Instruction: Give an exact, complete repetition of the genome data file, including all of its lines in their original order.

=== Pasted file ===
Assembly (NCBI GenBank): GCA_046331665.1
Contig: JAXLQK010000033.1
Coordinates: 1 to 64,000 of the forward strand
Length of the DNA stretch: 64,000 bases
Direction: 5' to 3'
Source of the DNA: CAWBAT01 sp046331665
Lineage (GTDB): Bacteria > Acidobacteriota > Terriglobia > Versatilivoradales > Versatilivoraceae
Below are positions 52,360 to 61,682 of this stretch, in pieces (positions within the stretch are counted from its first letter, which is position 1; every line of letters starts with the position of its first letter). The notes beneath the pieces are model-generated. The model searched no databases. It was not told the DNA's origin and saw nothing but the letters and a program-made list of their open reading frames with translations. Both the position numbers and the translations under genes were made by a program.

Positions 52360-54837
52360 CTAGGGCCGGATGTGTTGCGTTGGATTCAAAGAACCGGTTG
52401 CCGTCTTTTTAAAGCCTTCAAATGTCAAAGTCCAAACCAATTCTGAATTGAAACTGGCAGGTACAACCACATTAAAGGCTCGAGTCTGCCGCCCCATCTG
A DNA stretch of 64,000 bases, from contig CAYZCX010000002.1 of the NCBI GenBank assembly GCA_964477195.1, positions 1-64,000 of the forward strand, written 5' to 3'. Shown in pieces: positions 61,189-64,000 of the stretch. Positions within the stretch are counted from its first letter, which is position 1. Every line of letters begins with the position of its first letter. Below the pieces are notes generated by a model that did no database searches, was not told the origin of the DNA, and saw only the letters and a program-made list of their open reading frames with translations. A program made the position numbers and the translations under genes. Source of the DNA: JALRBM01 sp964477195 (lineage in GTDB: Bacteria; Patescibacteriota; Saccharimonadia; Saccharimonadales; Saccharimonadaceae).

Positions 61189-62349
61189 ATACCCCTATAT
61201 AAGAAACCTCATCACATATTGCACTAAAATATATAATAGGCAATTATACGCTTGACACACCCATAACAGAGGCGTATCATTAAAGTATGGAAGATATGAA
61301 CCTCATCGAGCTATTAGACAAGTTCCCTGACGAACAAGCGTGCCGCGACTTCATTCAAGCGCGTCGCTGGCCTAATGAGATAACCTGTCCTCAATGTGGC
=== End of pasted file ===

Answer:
Assembly (NCBI GenBank): GCA_046331665.1
Contig: JAXLQK010000033.1
Coordinates: 1 to 64,000 of the forward strand
Length of the DNA stretch: 64,000 bases
Direction: 5' to 3'
Source of the DNA: CAWBAT01 sp046331665
Lineage (GTDB): Bacteria > Acidobacteriota > Terriglobia > Versatilivoradales > Versatilivoraceae
Below are positions 52,360 to 61,682 of this stretch, in pieces (positions within the stretch are counted from its first letter, which is position 1; every line of letters starts with the position of its first letter). The notes beneath the pieces are model-generated. The model searched no databases. It was not told the DNA's origin and saw nothing but the letters and a program-made list of their open reading frames with translations. Both the position numbers and the translations under genes were made by a program.

Positions 52360-54837
52360 CTAGGGCCGGATGTGTTGCGTTGGATTCAAAGAACCGGTTG
52401 CCGTCTTTTTAAAGCCTTCAAATGTCAAAGTCCAAACCAATTCTGAATTGAAACTGGCAGGTACAACCACATTAAAGGCTCGAGTCTGCCGCCCCATCTG
A DNA stretch of 64,000 bases, from contig CAYZCX010000002.1 of the NCBI GenBank assembly GCA_964477195.1, positions 1-64,000 of the forward strand, written 5' to 3'. Shown in pieces: positions 61,189-64,000 of the stretch. Positions within the stretch are counted from its first letter, which is position 1. Every line of letters begins with the position of its first letter. Below the pieces are notes generated by a model that did no database searches, was not told the origin of the DNA, and saw only the letters and a program-made list of their open reading frames with translations. A program made the position numbers and the translations under genes. Source of the DNA: JALRBM01 sp964477195 (lineage in GTDB: Bacteria; Patescibacteriota; Saccharimonadia; Saccharimonadales; Saccharimonadaceae).

Positions 61189-62349
61189 ATACCCCTATAT
61201 AAGAAACCTCATCACATATTGCACTAAAATATATAATAGGCAATTATACGCTTGACACACCCATAACAGAGGCGTATCATTAAAGTATGGAAGATATGAA
61301 CCTCATCGAGCTATTAGACAAGTTCCCTGACGAACAAGCGTGCCGCGACTTCATTCAAGCGCGTCGCTGGCCTAATGAGATAACCTGTCCTCAATGTGGC